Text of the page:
FWF-Project P27072-N25

New directions in the theory of BGG sequences

Individual research project funded by the Austrian Science Fund ("Fonds zur Förderung der wissenschaftlichen Forschung" - FWF)

Project leader: Andreas Cap, Faculty of Mathematics, University of Vienna.

People supported by the project:

Main international collaborators:

Scientific Aims: The BGG-sequences (short for Bernstein-Gelfand-Gelfand-sequences studied in this project are sequences of differential operators intrinsic to certain geometric structures. Under certain types of flatness assumptions they are known to be complexes respectively to contain certain subcomplexes. The name draws from a duality relating these sequences to homomorphisms of generalized Verma modules, which form Lepowski's generalizations of the Bernstein-Gelfand-Gelfand resolutions of finite dimensional representations of semi-simple Lie algebras.

After some initial constructions, in particular for the case of conformal structures, a general theory of BGG sequences in the setting of so-called parabolic geometries was developed around the year 2000. Since then, a large number of geometric applications of BGG sequences have been found and they are among the central tools for the theory of parabolic geometries. In particular, there is a close connection between BGG sequences and overdetermined systems of PDEs which are intrinsic to parabolic geometries. Among the solutions to these systems, there is a special subclass of normal solutions, which give rise to holonomy reductions of parabolic geometries, for which a general theory has been developed recently.

The basic aim of the project is to apply the techniques that have led to the construction of BGG-sequences for the developement of new tools which can be applied to geometric problems beyond the realm of parabolic geometries. The four main directions of study planned for the project are:

  • Geometric compactifications and holonomy reductions: This is a joint project with Rod Gover, which continues the direction of holonomy reductions of Cartan geometries described above. A crucial feature of such holonomy reductions (which is not present in the case of reductions of principal connections) is that they lead to a decomposition of the underlying manifold into strata of different dimensions, which inherit different geometric structures. This gives rise to notions of compatibility of geometric structures on manifolds of differnt dimensions, which in particular can be applied to the case of structures on the interior and on the boundary of a manifold with boundary. Weakening the conditions needed for a holonomy reduction one arrives at notions of geometric compactifications which should be interesting for several fields in mathematics (e.g. scattering theory) and theoretical physics (e.g. general relativity and the AdS/CFT-correspondence).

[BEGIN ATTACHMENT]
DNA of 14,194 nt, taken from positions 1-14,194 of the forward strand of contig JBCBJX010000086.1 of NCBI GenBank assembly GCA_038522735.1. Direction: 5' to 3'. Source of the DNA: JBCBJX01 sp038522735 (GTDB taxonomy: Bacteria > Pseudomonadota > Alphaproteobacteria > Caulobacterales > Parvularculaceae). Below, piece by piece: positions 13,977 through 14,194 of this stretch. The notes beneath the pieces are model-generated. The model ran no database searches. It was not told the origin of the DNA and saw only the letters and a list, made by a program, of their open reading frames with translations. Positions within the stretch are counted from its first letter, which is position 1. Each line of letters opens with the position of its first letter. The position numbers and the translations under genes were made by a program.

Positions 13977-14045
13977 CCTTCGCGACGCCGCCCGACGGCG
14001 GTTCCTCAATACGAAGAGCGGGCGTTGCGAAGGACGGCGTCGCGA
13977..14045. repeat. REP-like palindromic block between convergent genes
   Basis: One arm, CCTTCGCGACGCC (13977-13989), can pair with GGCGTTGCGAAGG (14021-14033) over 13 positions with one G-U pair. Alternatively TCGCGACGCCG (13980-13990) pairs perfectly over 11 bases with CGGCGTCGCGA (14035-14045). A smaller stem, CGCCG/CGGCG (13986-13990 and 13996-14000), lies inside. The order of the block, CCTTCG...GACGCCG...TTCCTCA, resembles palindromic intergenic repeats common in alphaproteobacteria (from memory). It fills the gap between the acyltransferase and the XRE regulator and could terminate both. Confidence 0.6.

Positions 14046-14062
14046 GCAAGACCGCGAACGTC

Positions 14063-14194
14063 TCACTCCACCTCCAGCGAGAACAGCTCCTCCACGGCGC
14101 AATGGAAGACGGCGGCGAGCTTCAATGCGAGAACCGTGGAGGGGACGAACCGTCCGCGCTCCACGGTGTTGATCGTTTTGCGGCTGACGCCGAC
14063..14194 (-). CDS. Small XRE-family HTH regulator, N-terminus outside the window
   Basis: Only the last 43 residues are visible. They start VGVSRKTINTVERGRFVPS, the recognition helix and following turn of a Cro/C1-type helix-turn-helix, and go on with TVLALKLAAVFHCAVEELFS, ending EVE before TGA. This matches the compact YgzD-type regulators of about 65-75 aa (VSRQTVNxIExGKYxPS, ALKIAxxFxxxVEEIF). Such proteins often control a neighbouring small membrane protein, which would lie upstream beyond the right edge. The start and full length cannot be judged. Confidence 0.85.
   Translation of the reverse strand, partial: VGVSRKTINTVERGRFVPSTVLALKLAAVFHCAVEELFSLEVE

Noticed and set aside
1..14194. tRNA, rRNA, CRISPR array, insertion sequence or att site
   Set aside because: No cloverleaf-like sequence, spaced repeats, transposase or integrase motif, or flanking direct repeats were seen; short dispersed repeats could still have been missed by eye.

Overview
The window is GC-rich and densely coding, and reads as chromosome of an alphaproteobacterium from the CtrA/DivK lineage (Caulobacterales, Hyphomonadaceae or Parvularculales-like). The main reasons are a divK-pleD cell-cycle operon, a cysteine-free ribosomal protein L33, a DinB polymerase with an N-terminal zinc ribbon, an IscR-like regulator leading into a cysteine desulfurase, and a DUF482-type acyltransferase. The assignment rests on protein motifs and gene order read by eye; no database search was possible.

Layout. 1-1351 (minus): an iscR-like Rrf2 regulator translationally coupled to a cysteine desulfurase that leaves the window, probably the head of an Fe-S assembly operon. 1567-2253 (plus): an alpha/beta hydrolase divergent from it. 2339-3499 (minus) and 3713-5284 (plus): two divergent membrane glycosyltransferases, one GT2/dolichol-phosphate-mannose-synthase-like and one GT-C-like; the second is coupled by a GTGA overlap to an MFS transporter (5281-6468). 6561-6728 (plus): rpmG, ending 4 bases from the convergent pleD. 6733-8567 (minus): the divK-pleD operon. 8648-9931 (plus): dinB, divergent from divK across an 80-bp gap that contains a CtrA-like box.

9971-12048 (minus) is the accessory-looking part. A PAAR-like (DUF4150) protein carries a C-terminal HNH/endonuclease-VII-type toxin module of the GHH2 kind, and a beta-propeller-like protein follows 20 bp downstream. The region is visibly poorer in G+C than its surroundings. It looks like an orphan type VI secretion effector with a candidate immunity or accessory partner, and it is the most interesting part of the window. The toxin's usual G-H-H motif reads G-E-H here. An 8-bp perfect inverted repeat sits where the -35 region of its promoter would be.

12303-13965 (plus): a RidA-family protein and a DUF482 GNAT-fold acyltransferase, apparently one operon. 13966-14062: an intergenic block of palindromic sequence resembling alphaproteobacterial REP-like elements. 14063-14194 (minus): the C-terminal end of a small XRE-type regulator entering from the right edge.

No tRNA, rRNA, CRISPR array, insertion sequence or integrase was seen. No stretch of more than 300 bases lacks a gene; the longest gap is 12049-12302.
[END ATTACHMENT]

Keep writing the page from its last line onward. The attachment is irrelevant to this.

• Relative BGG-sequences: This is a joint project with Vladimir Soucek aiming at the construction of a relative version of BGG- sequences, which are assoicated to a pair of nested parabolic subalgebras rather than a single parabolic subalgebra. On the one hand, this should lead to a conceptual construction of invariant differential operators beween natural bundles induced by representations of singular infinitesimal charcter, which are not accessible for standard BGG-sequences. On the other hand, such sequences can be used to resolve certain sheafs, offering a starting point for curved versions of Penrose transforms.

  • Pushing down BGG sequences to leaf spaces: This joint project with T. Salac is motivated by ideas from Clifford Analysis and a recent result on integral geometry on complex projective space by M. Eastwood and H. Godschmidt. The broad idea is to consider foliations defined by certain infinitesimal automorphisms parabolic geometries. A local leaf-space for such a foliation should inherit a geometric strucuture and BGG sequcences should give rise to sequences of differential operators on such a leaf-space which are intrinsic to this structure.

  • Poisson transforms: This part of the project is centered around the thesis project of Christoph Harrach. The main idea is that, generalizing work of P.Y. Gaillard, one can define a Poisson transform mapping differential forms on the boundary of a rank one symmetric space to differential forms on the symmetric space itself. To do this, one needs certain invariant differential forms, which can be described in terms of finite dimensional representation theory. This description leads to an efficient way to design the properties of a transform. There is hope that some of these constructions admit generalizations to curved settings, for example in the setting of Poincaré-Einstein manifolds.

    Publications related to the project:

    Talks related to the project: